I also want to backtrack on one of my previous statements (that SOME work was getting done even after the integration enters this slowdown phase). It's possible that may happen under some trials for a short time, but it's just as likely that the system is entering a complete deadlock shortly after it reaches a small percentage of completion. So, it may not be a simple race condition, it could be a symptom of a memory or stack corruption where the process is just jumping somewhere it shouldn't be (and thus causing a deadlock rather than an outright crash).

Finally, after looking at some of the other "bug" reports on Ripley I'm beginning to wonder whether I'm just seeing a different symptom of a more common problem that is affecting other users and installations. In particular, it MAY be related to this report by user papaf: "Crash during master bias creation in BatchPreprocessing." Perhaps this is something that is being triggered by the way the code is being loaded (location) on each individual configuration. If so, and I can reproduce this under v1.7, then it may be a problem that was introduced in v1.7 (or earlier) and that has just sat dormant waiting for the correct set of conditions (that may now be more prevalent under Ripley). In order to confirm the latter, however, I need to know whether it is safe to have installations of both v1.7 and v1.8 on the same Mac OS X boot drive (stored in different locations and run at different times).

Offline papaf

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Try setting normal sigma instead of windsorized and see if it helps.
In fact, even in my case, the process is slowed down enormously before crashing out, so it may be related.

Offline james7

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papaf, I think we may be seeing the same problem. If I integrate my bias files with any other rejection method (i.e. other than Winsorized Sigma Clipping) then the process runs quickly and completes in just a few minutes. Furthermore, if you use a small set of bias files then the integration is slow but it eventually finishes even in the batch script. By small I mean eight files or less and with somewhere between eight and sixteen files the integration times for the bias and dark fields become so long that you either have to wait for hours or abort the process.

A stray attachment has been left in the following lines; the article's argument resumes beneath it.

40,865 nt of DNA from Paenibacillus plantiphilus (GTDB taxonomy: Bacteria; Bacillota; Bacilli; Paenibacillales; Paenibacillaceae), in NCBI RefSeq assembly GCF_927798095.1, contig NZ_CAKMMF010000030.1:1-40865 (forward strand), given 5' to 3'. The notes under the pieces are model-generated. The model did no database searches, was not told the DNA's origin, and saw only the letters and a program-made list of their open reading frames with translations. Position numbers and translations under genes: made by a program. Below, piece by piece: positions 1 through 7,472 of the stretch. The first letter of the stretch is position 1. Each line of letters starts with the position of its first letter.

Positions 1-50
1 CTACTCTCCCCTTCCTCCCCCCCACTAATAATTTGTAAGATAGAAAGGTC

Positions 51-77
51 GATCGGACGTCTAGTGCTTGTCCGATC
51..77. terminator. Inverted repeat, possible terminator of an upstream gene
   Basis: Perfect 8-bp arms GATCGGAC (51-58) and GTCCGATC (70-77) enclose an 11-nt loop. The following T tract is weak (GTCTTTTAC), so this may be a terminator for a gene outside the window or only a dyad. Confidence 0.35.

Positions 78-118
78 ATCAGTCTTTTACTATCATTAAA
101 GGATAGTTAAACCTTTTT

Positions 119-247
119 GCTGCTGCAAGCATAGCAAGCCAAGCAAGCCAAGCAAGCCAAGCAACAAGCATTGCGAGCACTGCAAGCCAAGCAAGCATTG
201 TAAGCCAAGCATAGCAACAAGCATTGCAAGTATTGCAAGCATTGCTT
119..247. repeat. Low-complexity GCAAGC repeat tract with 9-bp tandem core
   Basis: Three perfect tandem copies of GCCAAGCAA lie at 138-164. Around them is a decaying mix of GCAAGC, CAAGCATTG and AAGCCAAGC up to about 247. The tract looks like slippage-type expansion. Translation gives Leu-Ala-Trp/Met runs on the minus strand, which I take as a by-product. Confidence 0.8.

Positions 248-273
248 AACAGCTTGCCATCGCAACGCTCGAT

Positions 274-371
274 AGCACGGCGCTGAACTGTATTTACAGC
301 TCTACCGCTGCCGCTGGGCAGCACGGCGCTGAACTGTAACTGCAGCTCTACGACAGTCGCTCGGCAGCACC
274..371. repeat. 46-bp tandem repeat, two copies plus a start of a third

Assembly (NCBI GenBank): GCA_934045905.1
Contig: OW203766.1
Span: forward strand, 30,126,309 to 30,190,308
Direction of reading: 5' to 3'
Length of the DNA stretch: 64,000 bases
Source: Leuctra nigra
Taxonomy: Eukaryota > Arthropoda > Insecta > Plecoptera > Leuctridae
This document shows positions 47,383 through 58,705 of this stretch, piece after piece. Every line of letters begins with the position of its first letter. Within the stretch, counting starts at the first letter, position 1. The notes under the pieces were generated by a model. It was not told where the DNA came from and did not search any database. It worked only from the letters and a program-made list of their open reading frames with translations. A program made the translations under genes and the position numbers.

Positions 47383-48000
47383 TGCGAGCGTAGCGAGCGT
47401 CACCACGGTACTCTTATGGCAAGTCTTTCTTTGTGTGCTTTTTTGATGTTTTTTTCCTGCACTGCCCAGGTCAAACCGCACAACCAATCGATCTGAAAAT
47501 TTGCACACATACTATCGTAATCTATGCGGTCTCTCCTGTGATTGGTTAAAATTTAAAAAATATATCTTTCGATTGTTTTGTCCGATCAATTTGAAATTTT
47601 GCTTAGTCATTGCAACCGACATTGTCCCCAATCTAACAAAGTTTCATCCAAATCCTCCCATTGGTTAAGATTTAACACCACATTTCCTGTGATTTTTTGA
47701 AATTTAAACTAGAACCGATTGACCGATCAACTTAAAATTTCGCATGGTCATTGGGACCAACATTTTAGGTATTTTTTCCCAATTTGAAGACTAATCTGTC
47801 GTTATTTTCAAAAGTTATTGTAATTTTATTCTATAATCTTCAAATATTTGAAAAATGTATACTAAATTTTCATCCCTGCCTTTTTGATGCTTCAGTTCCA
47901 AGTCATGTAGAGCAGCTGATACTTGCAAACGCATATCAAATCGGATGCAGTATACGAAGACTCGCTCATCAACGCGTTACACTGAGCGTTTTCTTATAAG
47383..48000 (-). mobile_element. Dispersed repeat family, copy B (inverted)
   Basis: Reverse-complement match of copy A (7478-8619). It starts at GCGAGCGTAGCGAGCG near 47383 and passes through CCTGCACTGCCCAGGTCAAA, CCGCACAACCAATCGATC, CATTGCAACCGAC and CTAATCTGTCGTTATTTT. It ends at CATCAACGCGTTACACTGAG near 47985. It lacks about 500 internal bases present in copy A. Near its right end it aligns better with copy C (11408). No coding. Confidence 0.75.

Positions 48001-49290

However, this only happens on bias and dark fields, as I can integrate large numbers of light fields when using Winsorized Sigma Clipping even when using the same integration parameters that are used for processing bias and dark fields.

So, the problem seems to be exactly as I described in my original post. It depends upon the number of files you have for your bias and dark field calibration and it depends upon the signal levels within those files (i.e. if you have small sets of files then you may not notice the slowdown and I suspect that at some signal level the problem disappears). The reason I may be seeing this problem right now is that I was working with some files that probably had very low signal/noise levels. Low ISO settings (ISO 400 to 800) and short exposures (1 to 2 seconds). I was using my Nikon D5100 with a 50mm prime lens to capture untracked/unguided, widefield images of the constellations.

Lastly, it should be noted (again) that this problem doesn't seem to happen under MS Windows, as I've been able to process these very same files with PixInsight v1.8 on my Windows 7 system. Of course, I don't know it the files are being processed as quickly as they should/can be, maybe the slowdown under windows happens at a different level or at a different number of files.

For the time being I may just change the batch preprocessing script to use a different rejection method. I wonder if Linear Fit Clipping would be a good choice, since I generally have 16 or more samples for my bias, dark fields, and light fields.
« Last Edit: 2013 June 04 03:19:31 by james7 »

Offline edd

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Well I just integrated 20 bias NEFs from my D3100 in 1.8RC7 on OS X in just under 70s, 128M buffer size and 8000M file cache, using ImageIntegration rather than the batch script, and the settings from http://pixinsight.com/tutorials/master-frames/en.html.

Offline pfile

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no problem having multiple version of PI installed on a mac, that works fine.


Offline james7

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Well I just integrated 20 bias NEFs from my D3100 in 1.8RC7 on OS X in just under 70s, 128M buffer size and 8000M file cache, using ImageIntegration rather than the batch script, and the settings from http://pixinsight.com/tutorials/master-frames/en.html.